|Valdemar the Young|
|Junior King of Denmark|
|Senior king||Valdemar II the Victorious|
|Died||28 November 1231 (aged 21–22)|
Refsnæs, near Kalundborg
|Spouse||Eleanor of Portugal|
|Father||Valdemar II of Denmark|
|Mother||Dagmar of Bohemia|
Valdemar the Young (Danish: Valdemar den Unge) (c. 1209 – 28 November 1231) was a Junior King of Denmark from 1215 until his death.
Valdemar was the eldest son and co-ruler of King Valdemar II of Denmark by his first wife, Dagmar of Bohemia. He did not outlive his father so was never a sole monarch. He is sometimes referred to as Valdemar III for example his tombstone reads in Latin: Waldemarus Tertius Rex Daniae, Filius Waldemari Secundi "Valdemar the Third, King of Denmark, son of Valdemar the Second". Although Valdemar III is more commonly used to denote a later king, Valdemar of Schleswig.
Valdemar was born in 1209. He was the eldest child from his father's first marriage. His mother, Queen Dagmar, died in childbirth in 1212, leaving her husband a widower with a young son; she had been very popular among the Danish people due to her piety and kindness to the common people.
King Valdemar remarried two years later to Berengaria of Portugal. From this marriage Valdemar the Young gained four half-siblings: Sophie, Eric, Abel and Christopher. His new stepmother, a beautiful and haughty woman, unpopular and scorned by the Danish people, was a great contrast to Valdemar's mother Dagmar. When Berengaria died in childbirth herself in 1221, King Valdemar did not remarry.
At a meeting of the Danish magnates, which King Valdemar arranged at Samsø in 1215, everyone agreed to swear an oath to Valdemar the Young, and shortly after he was elected co-king of Denmark at Viborg landsting, a practice originally practised by the French Capetian dynasty and later in many of European monarchies. Valdemar's Duchy of Schleswig passed to his younger brother Eric.
During a great feast in Schleswig in the summer of 1218, with 15 bishops and 3 dukes present, Valdemar was anointed and crowned junior King of Denmark. He took part with his father in the unlucky hunt on the island of Lyø in 1223, where both kings were taken prisoner by Henry I, Count of Schwerin and Valdemar was imprisoned until the Easter of 1226. Count Henry demanded that Denmark surrender the land conquered in Holstein 20 years ago and become a vassal of the Holy Roman Emperor for father and son to be released. Danish envoys refused these terms and Denmark declared war. While the kings were in prison, most of the German territories tore themselves away from Denmark. Danish armies were dispatched to hold them in line. The war ended in defeat of the Danish troops under the command of Albert of Orlamünde at Mölln in 1225. To secure their releases Valdemar II had to acknowledge the break away territories in Germany, pay 44,000 silver marks, sign a promise not to seek revenge on Count Henry and send his son Erik to prison instead.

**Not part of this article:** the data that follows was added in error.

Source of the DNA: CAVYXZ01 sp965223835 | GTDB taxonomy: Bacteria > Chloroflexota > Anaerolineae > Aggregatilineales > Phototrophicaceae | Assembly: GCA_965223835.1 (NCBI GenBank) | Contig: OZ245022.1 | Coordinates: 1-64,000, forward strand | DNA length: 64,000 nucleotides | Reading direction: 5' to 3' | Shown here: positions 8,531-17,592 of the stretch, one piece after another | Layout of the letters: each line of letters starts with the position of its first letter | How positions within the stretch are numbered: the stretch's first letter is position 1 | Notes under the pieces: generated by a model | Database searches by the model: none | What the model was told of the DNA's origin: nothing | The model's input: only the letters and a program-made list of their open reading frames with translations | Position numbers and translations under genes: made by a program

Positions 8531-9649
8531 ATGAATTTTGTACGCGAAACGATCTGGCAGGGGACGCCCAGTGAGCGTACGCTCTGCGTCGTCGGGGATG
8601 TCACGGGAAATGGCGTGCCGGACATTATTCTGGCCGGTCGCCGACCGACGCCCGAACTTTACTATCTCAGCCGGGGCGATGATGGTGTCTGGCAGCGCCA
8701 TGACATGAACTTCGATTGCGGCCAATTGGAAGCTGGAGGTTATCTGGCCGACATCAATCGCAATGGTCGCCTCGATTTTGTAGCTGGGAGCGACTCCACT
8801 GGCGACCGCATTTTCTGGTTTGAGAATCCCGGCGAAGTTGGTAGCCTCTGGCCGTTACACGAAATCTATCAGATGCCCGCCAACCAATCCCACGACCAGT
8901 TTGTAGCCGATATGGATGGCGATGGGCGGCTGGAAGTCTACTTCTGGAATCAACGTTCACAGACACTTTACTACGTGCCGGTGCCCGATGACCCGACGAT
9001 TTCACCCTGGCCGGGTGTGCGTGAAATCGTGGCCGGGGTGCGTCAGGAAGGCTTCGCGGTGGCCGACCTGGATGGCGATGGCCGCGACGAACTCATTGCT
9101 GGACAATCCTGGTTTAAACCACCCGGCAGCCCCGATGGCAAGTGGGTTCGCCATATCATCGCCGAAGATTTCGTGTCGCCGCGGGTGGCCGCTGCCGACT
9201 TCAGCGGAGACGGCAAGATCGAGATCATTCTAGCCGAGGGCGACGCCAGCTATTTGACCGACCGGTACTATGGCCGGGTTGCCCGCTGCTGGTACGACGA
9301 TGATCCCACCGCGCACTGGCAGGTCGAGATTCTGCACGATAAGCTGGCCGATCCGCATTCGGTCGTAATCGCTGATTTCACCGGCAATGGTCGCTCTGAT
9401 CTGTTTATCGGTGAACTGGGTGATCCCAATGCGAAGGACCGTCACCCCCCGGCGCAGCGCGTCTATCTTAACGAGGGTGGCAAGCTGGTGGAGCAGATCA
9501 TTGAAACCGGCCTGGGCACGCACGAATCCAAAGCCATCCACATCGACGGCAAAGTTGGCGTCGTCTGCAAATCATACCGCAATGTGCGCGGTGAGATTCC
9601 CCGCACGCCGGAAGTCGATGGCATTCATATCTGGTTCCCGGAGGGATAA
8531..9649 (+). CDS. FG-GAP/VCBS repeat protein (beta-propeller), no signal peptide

On 24 June 1229, the young king married Eleanor of Portugal, daughter of Afonso II of Portugal, at Ribe. The match had been arranged by Bishop Gunner of Viborg who the couple loved like a father. They had been married for two years when Queen Eleanor died in childbirth on 28 August 1231. The child was short-lived.
On 28 November 1231, Valdemar the Young was accidentally shot while hunting at Refsnæs, near Kalundborg. He died the same day. Valdemar was praised for his mildness and kindness towards everyone and was very popular; the Latin elegy, which a cleric authored, when the kings were captured, mentions him in the best words of praise. It was a tremendous grief to the country when he was killed. He was buried at St. Bendt's Church, Ringsted beside his wife, Queen Eleanor. His father then made his younger half-brother Eric co-king. King Valdemar II died ten years later and was succeeded by Eric.